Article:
Forensic Science Schools and Degree Programs by State in the US
Career in Forensic Science
Forensic science is preoccupied with resolving civil disputes, justly enforcing criminal laws and government regulations, and protecting public health. A keen mind and the ability to pay attention to details are a must for anyone seeking to embark in a forensic science career. All other requirements can be made through study and practice. Naturally, to become a forensic scientist, be it a forensic pathologist, anthropologist, psychologist or technician, you need to have at least a bachelor’s degrees, but depending on the position you desire you might need to complete a masters or even a doctorate. A forensic science degree may be an ideal choice if you are looking for a career in crime scene investigation, though forensic science degrees are not necessarily required for such roles.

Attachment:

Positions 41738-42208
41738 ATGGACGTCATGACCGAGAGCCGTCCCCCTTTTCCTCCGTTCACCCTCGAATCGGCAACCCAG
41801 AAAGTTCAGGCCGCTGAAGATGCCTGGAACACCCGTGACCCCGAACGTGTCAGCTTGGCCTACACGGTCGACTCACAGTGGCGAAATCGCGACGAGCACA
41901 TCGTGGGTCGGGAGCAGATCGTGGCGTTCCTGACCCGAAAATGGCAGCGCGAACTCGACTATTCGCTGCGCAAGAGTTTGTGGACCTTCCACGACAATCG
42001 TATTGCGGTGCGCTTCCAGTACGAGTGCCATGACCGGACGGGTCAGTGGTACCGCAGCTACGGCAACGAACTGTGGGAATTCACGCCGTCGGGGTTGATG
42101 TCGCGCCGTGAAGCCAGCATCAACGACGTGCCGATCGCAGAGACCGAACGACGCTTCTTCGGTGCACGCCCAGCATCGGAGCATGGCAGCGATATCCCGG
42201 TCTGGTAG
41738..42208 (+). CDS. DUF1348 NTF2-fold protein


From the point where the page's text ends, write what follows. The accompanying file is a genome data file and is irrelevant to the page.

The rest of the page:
The schools and programs we’ve listed above will help you find the right education you need to join a forensic science career.
Employment in Forensic Science
In 2010, there were 13,000 people employed as forensic scientists in the United States. Employment is expected to rise as fast as the average until 2020. Most forensic scientists work primarily for state and local governments in police departments, morgues, crime laboratories and coroner offices.
As for earnings, forensic scientists earned a median hourly wage of $25.41 and a median annual salary of $52,840 in 2012.